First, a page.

Hole No. 5 on the Old Course at St. Andrews, the ancestral home of golf.
The Open Championship, known outside the U.K. as the British Open, may be wrapping up Sunday at Muirfield in Scotland, but the country is a great golf destination year-round.
A recent trip there gave me the chance to not only play on many famous courses but also get a taste of Scottish culture.
With precise route planning, course selection, timing (May-September have 18 hours of sunlight), and a rental car, it’s easy to augment a memorable golf experience with a fascinating history lesson and sightseeing tour.
I played eight rounds in five days of this golf-packed trip, but with a willingness to drive and play all across Scotland, I was able to see different landscapes, hear and learn about the country’s past, and indulge in its cuisine.
My journey started in the village of Campbeltown, which is on the peninsula of Kintyre, and a four-hour picturesque drive from Edinburgh. The area was not only a hideout for Sir William Wallace at the turn of the 13th century but also the inspiration for Paul McCartney’s 1977 song “Mull of Kintyre.”
In fact, Sir Paul’s massive farm estate overlooks two fantastic links courses — The Machrihanish Golf Club and Machrihanish Dunes.
Designed by “Old” Tom Morris in 1851, the Machrihanish club is renowned for its breathtaking par-4 first hole, which Jack Nicklaus dubbed “the world’s greatest opening hole” since it requires a long drive over a bit of the Atlantic Ocean.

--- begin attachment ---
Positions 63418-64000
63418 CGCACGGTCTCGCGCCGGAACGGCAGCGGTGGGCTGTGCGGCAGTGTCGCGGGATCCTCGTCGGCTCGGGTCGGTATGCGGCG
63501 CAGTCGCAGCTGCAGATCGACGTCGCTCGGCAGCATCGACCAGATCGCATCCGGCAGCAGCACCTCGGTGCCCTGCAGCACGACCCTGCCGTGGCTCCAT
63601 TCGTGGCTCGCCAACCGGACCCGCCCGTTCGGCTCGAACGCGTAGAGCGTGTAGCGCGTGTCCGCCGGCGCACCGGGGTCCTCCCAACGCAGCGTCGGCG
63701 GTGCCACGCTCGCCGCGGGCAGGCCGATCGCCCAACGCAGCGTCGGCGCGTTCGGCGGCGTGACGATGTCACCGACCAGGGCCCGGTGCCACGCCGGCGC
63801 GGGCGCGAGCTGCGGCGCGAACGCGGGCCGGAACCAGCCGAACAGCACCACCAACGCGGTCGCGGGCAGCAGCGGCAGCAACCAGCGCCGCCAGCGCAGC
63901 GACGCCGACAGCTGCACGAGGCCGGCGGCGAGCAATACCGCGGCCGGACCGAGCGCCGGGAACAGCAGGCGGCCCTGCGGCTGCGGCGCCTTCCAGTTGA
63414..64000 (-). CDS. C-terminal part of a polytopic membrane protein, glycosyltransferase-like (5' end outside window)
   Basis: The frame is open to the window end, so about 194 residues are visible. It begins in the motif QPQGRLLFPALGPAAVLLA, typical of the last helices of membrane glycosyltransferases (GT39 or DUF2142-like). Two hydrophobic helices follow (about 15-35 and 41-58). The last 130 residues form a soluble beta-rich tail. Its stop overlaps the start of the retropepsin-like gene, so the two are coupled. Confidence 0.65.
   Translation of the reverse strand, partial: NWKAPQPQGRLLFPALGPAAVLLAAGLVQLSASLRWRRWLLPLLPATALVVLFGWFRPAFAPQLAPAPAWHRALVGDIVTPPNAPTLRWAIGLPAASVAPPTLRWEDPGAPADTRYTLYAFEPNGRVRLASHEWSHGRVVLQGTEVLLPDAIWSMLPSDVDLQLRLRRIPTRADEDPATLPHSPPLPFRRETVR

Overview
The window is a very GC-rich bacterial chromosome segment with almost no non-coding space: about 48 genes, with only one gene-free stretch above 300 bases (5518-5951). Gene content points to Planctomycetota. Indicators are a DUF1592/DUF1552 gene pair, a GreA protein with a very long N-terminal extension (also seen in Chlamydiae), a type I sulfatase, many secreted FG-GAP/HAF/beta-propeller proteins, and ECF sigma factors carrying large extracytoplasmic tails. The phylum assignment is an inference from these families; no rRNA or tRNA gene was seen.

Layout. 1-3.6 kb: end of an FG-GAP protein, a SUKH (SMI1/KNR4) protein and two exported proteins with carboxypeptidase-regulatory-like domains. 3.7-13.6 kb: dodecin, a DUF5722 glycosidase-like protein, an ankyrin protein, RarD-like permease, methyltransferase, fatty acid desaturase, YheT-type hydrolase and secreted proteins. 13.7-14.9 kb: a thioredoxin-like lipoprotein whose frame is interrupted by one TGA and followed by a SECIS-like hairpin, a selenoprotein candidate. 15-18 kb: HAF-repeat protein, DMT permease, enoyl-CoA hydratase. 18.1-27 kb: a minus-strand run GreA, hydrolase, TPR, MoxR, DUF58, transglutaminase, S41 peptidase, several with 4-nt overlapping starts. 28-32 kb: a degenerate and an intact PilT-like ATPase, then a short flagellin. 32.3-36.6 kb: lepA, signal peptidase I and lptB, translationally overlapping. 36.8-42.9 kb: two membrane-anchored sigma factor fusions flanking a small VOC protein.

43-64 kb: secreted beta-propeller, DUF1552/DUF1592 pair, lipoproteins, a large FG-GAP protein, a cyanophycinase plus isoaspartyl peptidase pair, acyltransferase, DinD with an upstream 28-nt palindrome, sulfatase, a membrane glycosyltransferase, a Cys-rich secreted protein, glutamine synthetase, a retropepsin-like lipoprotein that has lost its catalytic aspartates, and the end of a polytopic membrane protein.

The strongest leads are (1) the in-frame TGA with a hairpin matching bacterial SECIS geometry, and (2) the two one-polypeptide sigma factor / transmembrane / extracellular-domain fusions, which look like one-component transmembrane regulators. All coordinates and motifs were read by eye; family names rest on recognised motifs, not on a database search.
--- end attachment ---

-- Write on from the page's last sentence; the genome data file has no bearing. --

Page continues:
Adjacent is Machrihanish Dunes, a five-year-old course that looks like it’s been around for centuries. The course received top billing as the most environmentally friendly golf course in the world by the Golf Environmental Organization. “Mach Dunes” uses no pesticides, chemicals or irrigation. The course is incredibly self-sustaining, relying on both Mother Nature and Hebridean black sheep to tidy up its daisy-covered fairways.
Bunker shot at Turnberry’s Ailsa course will test your skill.
Both courses have natural beauty, and on a crystal-clear day, across the Irish Sea, I could see the northeastern tip of Ireland.
After the round, I took a tour of the Springbank whisky distillery. Built in 1829, it is the oldest family-owned distillery in Scotland and the only distillery to carry out the full production process on site. Springbank offers daily tours that show this hands-on production in which a single bottle is handled by almost 20 employees. At the end of the tour, be sure to compare all three of their single malts in the tasting room.
After a night at RCI’s award-winning Ugadale Cottages, I then took a picturesque horseshoe-shaped drive up and alongside Loch Lomond, which is Great Britain’s largest freshwater lake and is located in the heart of Trossachs National Park.